Cycle C – Homily – Fifth Sunday of Lent – 3 April 2022
Lectionary I Lectionary II
Isaiah 43:16-21 Isaiah 43:16-21
Psalm 126:1-6 Psalm 126
Philippians 3:8-14 Philippians 3:4b-14
John 8:1-11 John 12:1-8
(Scriptural quotes below are from the NIV and NAB translations. Other translations are virtually identical.)
Today’s readings present us with an interesting set of ideas. The passage from Isaiah stresses the might of the Lord as enemies are destroyed and the Chosen People are led to a new home. The Psalm centers on restoring the fortunes of Zion. The reading from Philippians deals with giving up everything and continuing on in pursuit of the goal of Christ’s calling. And finally from Lectionary I is the infamous gospel story of the woman caught in adultery. Lectionary II tells the gospel story of Mary of Bethany anointing the feet of Jesus with the expensive nard (perfume) and then wiping the feet with her hair. For this homily we’ll concentrate on the woman caught in adultery.
What kind of thread – what kind of theme – can we see here? Oh, there are several. But, for today I suggest we concentrate on just one by picking and choosing key lines from each of the readings.
In Isaiah, the Lord says, “Remember not the events of the past, the things of long ago consider not. See, I am doing something new!” Hold that thought because it will be relevant throughout the readings! That line is almost lost in the middle of the reiteration of the movement to the Promised Land. And yet, it is a pivotal sentence. The whole history of salvation is based on a new way, a new idea, and a new relationship with God. The past does not exist. Even in Isaiah’s time the people were told that the past was not under consideration. The only thing they were to look at was what the Lord was doing in the present. And that something that the Lord was doing was new and wonderful!
Look at this in relation to a correlated line from the Psalm, “The LORD has done great things for us.” Again, something new and wonderful is happening! Isn’t this the “Good News?” And the unspoken message here reverts back to Isaiah. The past does not exist. Something exciting is happening! Now! Not then but now! In our human ways we want to dwell on the past. After all, the past is a known quantity and we are familiar with it – regardless of whether that past was good, bad, or indifferent. But our God tells us that that past no longer exists.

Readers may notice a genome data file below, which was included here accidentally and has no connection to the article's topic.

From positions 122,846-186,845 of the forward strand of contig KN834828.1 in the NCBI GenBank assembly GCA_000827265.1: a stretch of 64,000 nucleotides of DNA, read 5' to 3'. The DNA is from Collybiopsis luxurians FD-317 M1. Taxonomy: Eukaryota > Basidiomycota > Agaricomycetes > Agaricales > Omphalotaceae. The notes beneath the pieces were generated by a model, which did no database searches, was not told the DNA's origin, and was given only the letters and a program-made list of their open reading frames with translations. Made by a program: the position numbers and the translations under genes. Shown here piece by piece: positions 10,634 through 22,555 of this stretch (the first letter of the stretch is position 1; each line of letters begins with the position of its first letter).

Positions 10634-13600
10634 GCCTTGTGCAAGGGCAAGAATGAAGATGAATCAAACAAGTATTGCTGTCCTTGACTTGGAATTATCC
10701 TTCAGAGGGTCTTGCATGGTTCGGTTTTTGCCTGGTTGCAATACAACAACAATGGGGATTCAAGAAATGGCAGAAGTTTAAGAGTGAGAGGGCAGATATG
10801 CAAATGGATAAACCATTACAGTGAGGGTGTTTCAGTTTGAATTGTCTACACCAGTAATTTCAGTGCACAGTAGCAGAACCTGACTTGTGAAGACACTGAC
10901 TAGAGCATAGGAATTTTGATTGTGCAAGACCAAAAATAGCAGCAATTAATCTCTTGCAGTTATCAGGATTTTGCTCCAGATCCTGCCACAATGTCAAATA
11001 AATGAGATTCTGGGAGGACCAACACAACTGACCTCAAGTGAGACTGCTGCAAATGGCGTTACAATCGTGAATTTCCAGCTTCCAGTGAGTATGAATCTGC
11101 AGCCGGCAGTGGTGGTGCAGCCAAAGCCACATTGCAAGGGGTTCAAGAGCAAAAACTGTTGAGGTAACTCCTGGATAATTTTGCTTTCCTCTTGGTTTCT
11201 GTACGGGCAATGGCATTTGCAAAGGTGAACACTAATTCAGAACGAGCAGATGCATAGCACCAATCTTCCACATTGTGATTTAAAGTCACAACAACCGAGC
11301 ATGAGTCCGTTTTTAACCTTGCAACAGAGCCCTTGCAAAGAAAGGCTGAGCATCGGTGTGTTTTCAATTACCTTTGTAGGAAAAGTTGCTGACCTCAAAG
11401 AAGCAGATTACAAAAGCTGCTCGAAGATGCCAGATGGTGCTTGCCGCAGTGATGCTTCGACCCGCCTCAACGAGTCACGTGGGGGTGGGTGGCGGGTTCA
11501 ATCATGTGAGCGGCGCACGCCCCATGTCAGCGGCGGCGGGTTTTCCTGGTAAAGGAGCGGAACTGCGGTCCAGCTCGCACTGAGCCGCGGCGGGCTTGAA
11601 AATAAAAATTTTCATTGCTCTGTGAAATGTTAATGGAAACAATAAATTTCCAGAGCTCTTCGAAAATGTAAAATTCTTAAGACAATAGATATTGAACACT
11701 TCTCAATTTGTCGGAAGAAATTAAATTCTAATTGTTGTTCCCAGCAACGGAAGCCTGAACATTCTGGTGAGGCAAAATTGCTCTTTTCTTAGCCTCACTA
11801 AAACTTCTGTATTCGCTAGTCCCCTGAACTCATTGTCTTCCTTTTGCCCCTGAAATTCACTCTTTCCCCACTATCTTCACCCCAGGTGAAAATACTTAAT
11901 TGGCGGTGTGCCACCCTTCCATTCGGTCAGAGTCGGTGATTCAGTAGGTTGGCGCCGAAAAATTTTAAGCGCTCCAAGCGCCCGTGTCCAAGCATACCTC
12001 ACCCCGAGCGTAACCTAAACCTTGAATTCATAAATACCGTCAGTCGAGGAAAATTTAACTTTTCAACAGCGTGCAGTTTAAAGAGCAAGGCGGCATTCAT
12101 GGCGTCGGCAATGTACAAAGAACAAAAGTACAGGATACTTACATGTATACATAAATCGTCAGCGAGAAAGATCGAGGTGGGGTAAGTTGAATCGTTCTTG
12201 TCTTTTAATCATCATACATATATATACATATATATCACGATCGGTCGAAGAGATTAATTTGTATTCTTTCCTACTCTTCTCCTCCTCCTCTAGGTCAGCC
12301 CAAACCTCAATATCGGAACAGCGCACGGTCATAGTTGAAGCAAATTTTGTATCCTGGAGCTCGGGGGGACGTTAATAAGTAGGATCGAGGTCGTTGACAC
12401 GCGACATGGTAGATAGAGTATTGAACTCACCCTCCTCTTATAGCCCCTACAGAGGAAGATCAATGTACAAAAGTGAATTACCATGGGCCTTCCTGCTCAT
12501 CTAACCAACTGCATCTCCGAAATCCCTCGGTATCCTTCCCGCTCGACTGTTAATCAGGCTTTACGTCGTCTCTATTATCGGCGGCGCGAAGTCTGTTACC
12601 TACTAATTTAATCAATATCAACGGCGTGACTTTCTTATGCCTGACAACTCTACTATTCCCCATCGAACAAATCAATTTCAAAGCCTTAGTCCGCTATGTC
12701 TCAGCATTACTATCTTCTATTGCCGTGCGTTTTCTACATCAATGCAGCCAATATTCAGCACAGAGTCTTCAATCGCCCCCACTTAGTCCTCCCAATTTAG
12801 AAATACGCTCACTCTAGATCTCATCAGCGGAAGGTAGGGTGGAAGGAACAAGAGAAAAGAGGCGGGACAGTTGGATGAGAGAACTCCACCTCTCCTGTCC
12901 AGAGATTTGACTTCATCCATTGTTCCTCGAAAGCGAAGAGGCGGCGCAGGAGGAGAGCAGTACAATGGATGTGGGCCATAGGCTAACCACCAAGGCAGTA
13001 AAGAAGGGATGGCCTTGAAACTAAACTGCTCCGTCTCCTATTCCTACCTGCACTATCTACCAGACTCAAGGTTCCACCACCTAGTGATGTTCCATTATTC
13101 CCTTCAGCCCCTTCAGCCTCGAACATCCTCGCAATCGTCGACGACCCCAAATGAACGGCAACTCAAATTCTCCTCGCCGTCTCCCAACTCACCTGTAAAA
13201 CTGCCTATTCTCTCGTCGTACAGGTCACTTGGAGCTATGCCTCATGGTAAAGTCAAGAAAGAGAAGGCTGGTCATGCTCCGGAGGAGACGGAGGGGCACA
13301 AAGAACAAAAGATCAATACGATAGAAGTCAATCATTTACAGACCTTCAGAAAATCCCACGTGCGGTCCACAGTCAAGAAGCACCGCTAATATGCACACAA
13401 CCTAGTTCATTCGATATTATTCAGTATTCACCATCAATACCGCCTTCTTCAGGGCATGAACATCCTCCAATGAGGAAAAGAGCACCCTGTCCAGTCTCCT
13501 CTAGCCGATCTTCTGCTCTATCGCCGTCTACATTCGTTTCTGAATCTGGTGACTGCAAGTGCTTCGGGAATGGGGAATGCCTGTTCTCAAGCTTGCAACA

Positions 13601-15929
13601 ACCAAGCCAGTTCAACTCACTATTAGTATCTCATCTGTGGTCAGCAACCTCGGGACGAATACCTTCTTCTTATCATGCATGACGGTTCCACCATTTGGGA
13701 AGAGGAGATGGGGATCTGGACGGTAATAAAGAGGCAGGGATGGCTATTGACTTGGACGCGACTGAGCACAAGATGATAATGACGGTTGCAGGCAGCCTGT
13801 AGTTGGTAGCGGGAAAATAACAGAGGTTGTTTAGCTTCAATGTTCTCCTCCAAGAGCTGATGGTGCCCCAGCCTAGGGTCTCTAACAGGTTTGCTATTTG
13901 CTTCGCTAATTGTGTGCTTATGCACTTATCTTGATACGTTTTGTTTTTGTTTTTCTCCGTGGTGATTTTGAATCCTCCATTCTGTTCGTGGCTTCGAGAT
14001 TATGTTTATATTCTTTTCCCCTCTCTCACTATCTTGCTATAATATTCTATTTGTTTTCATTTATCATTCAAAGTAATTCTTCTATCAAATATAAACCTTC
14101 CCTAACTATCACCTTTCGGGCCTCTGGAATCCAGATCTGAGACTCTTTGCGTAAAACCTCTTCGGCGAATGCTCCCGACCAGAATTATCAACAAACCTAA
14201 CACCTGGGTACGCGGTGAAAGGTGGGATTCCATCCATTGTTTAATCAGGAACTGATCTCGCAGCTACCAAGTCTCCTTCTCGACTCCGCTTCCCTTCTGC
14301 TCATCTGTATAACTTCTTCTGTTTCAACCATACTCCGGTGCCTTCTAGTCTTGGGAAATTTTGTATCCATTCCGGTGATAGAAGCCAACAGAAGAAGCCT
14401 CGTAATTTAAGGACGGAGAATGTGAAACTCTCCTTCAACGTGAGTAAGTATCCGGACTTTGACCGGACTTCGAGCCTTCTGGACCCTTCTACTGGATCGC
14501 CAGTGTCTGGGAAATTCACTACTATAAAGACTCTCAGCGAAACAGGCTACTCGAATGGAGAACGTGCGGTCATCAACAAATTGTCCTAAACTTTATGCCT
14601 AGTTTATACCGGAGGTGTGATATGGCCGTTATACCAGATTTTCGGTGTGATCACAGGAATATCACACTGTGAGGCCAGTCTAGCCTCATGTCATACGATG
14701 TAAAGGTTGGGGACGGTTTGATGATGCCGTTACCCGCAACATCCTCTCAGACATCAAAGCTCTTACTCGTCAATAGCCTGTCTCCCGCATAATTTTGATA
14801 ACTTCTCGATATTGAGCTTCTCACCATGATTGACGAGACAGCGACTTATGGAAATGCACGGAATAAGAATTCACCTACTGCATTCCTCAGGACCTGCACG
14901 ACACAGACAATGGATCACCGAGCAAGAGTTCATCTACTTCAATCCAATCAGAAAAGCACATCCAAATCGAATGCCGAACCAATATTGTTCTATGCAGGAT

Notice how the theme crescendos as we look at this line from the next reading in Philippians, “Just one thing: forgetting what lies behind but straining forward to what lies ahead, I continue my pursuit toward the goal, the prize of God's upward calling, in Christ Jesus.” Now we know for sure! The past does not exist. We can only look forward!
Well, that may be the message in Philippians, but is that really what Jesus said? Of course it is! Let us look closely at the story of the woman caught in adultery. Jesus said, "Neither do I condemn you. Go, (and) from now on do not sin any more." Once more, the past does not exist; only the journey forward is important.
It is easy enough to say that the story of the woman caught in adultery is included for many reasons. Of course, the scribes and Pharisees were trying to trap Jesus. But, perhaps one of the more profound reasons for this story is to demonstrate the absolute love God has for each one of us. Notice that Jesus does not condemn the woman. Jesus does not condemn us either. Notice that Jesus does not dwell on her past. He stresses “from now on” and leaves it at that. Jesus does not dwell on our pasts either. We are always invited to move forward.
Often it is difficult for us to “forget the past” or leave the past behind and concentrate only on what lies ahead. We have been wronged; we have been hurt. Our “re-memories” are strong and sharp. We want justice for the wrongs that have been inflicted upon us. But that is not the message of Jesus. Jesus stresses that the past no longer counts; we are to move forward. We can deal with justice and mercy later but for now, we simply need to concentrate on our own failings and how we are called to move forward without regard for the past.
Something new and wonderful is happening! We are the people of God. Our past failings do not exist. Our God has lifted us up and forgotten our pasts. Something new and wonderful is continuing. We are being saved. We are being welcomed because our God is lifting up the frailty of our humanity and holding us tightly and telling us that great things are happening and then fulfilling those great things right before our very eyes.
Does this relate to Isaiah? Oh yes! The Lord is mighty – though in a far different way! The Lord is mighty enough to hold each one of us with a tenderness and compassion we cannot even fathom. And that, in turn, restores the fortunes to Zion – but, again, in a far different way. Our new fortunes are far different than the ones we would have envisioned. We need only work toward our goal. Even in our failings, however, the wonders are restored to each of us.
We are not condemned, our pasts do not exist, the wondrous fortune our God has stored up for us is ours.
God so loves us so much that there is nothing we can do that is unforgivable and nothing we can do that can prevent God from loving us completely and inviting us to share in the wonders that are beyond our wildest imagination!
Dr Roberta M Meehan, D Min